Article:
Category Archives: Eurovision

Will 2011 Be Our Year?

I know it is only late January, but… It isn’t too early to start thinking about Eurovision 2011.  As usual, the contant rule changes (both internationally and here at home) have led to a new shake-down.  For the past few years, the representative singer was selected by some committee, and the public could only choose between four or five songs (also selected by the committee, written, on request, by major local composers).  But this year, the public will also get to vote on the singer. Yeah!  Stuff starts happening soon, with the final selection broadcast on 08 March.  We are hoping to get someone great with a kick-ass song to represent us in Germany.

Meanwhile, Eurovision Times listed the public’s choice of the Worst Eurovision Songs of all times. Several of my sister’s favorites are listed here (specifically numbers 10 and 11).  Actually, I thought that Dancing Lasha Tambai was hysterical and way better than some of the bland pop songs.  Hmmm…

Meanwhile, a new Avodah? Labor party internal explosion, with Barak leaving (along with Vilnai and two others), may be a Really Good Thing. If Yehimovitch can pull things together, we may have a rejuvinated Avodah, getting back to the good ‘ol labor ideals that helped found this nation.

Even geeks get sentimental: IBM puts out this fab video to celebrate 100 years of social and technological innovation.  RISC! System 36!  Punch cards! Fortran! Makes me weep with nostalgia.

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Godzilla Flotilla

Now it makes sense: I finally figured it out—Turkey is behind the flotilla because they are pissed off at Israel for not giving them a single vote in Eurovision.  Hmmm.  Meanwhile, a song we can all sing. Hat tip to my sister Tracy.

A Cargo of Lies

Peaceful flotilla or armed weapons transport? Every new piece of info makes gives lie to the Turkish outrage.  Released footage shows the Israeli Navy hailing the vessel and shows the “peaceful” activists attacking the soldiers with lead pipes and trying to wrest their guns from them. Here’s one piece worth reading from Canada (despite the typo in the photo caption).  Hat tip to Central LS. And here’s more… plus an opinion piece that is interesting (though please don’t ask me why Ynet is selling ad space to Scientology knuckleheads!).

Meanwhile, there were several pro-IDF rallies today at most of the major universities and even some major intersections.  On the flip side, MK Hanin Zoabi (Balad) is under police protection after an uproar in the Knesset, with hotheads calling her a traitor over her participation in the flotilla.  (Balad is an Arab party, BTW.)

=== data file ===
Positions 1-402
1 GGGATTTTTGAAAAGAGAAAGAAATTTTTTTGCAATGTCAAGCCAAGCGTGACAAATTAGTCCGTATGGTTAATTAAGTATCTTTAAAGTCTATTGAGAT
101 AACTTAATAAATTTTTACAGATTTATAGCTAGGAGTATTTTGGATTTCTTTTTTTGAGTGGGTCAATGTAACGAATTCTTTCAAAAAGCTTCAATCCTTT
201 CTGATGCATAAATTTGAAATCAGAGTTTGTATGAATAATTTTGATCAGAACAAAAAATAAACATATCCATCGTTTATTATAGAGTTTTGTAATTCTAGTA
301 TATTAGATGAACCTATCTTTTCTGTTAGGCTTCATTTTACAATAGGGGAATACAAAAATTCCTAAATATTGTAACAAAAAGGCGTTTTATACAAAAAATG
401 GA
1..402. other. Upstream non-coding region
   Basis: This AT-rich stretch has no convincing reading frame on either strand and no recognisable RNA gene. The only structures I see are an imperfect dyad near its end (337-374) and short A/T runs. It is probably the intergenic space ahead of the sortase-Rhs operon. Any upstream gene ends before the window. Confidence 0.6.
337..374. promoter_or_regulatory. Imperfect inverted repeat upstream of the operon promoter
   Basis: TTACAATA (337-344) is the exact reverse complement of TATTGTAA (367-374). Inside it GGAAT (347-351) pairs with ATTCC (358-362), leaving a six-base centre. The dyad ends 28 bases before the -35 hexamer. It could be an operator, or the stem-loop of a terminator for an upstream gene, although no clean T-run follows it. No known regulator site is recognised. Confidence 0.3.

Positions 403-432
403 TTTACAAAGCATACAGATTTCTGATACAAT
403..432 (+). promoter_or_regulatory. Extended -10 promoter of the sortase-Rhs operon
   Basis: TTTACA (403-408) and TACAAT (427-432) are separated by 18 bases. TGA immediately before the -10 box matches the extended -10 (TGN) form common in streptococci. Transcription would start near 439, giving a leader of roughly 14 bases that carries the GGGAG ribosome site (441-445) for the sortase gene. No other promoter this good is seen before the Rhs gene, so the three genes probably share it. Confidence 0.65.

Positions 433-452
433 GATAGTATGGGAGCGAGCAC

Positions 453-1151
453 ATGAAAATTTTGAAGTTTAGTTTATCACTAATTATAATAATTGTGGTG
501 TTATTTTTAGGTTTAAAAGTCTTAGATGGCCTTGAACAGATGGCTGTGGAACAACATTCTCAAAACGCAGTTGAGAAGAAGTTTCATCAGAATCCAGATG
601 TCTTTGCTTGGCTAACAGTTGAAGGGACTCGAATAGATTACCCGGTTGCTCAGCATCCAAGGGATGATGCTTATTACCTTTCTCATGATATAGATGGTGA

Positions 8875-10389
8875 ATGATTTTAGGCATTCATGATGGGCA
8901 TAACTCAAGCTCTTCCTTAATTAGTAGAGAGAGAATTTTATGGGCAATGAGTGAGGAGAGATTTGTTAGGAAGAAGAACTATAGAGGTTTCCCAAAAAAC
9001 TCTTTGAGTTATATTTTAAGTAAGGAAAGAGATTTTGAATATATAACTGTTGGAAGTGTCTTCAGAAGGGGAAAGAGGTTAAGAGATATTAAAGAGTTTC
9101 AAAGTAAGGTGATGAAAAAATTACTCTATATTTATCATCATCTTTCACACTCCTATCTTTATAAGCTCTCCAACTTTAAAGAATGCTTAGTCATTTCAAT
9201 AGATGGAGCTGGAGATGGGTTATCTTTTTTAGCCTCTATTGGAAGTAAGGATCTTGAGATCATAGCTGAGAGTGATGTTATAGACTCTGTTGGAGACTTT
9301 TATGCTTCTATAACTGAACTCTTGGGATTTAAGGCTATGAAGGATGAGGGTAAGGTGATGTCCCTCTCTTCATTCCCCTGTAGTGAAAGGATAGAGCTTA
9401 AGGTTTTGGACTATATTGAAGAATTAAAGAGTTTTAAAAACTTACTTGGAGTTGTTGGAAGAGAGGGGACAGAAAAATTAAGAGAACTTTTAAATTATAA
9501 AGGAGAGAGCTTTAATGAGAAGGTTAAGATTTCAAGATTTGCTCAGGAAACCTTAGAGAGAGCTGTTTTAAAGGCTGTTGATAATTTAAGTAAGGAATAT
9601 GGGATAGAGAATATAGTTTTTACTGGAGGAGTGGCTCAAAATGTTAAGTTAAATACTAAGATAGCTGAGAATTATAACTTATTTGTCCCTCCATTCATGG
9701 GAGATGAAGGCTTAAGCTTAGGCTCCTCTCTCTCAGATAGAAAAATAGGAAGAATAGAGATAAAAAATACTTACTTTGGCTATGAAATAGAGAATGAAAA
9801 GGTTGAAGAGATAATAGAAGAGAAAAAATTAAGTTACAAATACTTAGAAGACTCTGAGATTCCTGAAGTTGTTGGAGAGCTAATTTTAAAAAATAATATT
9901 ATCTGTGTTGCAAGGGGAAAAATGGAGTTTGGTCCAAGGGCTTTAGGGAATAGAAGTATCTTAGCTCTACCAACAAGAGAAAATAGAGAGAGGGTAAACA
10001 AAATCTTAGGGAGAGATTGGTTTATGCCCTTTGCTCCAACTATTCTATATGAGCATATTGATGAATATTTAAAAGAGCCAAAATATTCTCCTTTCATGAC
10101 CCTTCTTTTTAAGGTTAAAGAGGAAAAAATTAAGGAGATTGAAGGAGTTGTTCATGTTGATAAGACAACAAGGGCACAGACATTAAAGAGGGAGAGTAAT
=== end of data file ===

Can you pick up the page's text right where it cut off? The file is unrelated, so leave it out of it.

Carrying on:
Technophobe alert: I ran into three scary cases of the technologically-challenged over the past few days.

  • The first was when I faxed a document to someone. During the phone follow-up, he asked me if I needed the document back, because he could “fax it back to me.” 
  • The second was told to me by a friend who claims that her brother was so clueless that he would periodically confuse the cellphone and TV remote. She would get a call at an odd hour and hear the TV.  (Someone had obligingly programmed in her phone number as a speed dial, and that was the button that her brother would push, while aiming the phone at the TV.)
  • The third occurred during a meeting with a prospective client. They told me that they had met with another contractor who didn’t know what “hi-tech” meant. Had never heard the term. Aaaauuuuggghhh!!!!

Echos of Eurovision: Walking Terri the other night, we pass two young girls strolling along, playing music on a cellphone.  The song? Milan Stanković’s Ovo Je Balkan (Serbia’s entry in Eurovision).

Mop-up in the Med

Welcome to the clusterf*ck: Commandos attempting to land on one of the ships were attacked, opened fire, and ended up killing ten people. Confused? In a nutshell:

  1. We imposed a sea blockade of Gaza to attempt to stop the huge influx of weapons (aid to Hamas in their ongoing attacks launched from Gaza).
  2. We kept the supply of humanitarian aid (food, medicine, etc.) going through the land checkposts (via truck, etc.).
  3. A group of international activists (mostly Arab PA supporters) headed towards Gaza in a flotilla of boats, including a refitted cruise ship.
  4. Israeli Navy warns flotilla to turn back.
  5. A dawn raid with a small group commandos (rappelling down from a helicopter) was supposed to give us control of a ship and turn it back.
  6. The commandos came under attack (knives, lead pipes, etc.) from a large crowd on the ship.
  7. Our guys opened fire, killing ten.
  8. We towed the ship to Ashdod and brought people to hospitals (Rambam, etc.).
  9. International condemnation and outrage on all sides breaks forth, as can be expected.
  10. Turkey yanks its ambassador to Israel back home.
  11. People here are screaming for Netanyahu to get his butt back here ASAP (he’s currently in Canada and was scheduled to meet with Obama in another day or so). 

So, basically, another screwed up operation that will  further vilify us (if that is possible) to the world.  The big mistake seems to be that we didn’t wait until the ship was in our water; since the operation was launched while the flotilla was still in international waters, this is already turning into a major anti-Israel PR clusterf*ck. Damn.

Organic cows unite! Love the interrogation. Hat tip to my mom. 

A little herring, anyone? I hope that the Eurovision grand final in Oslo didn’t disturb this little darling. Hat tip to Central LS.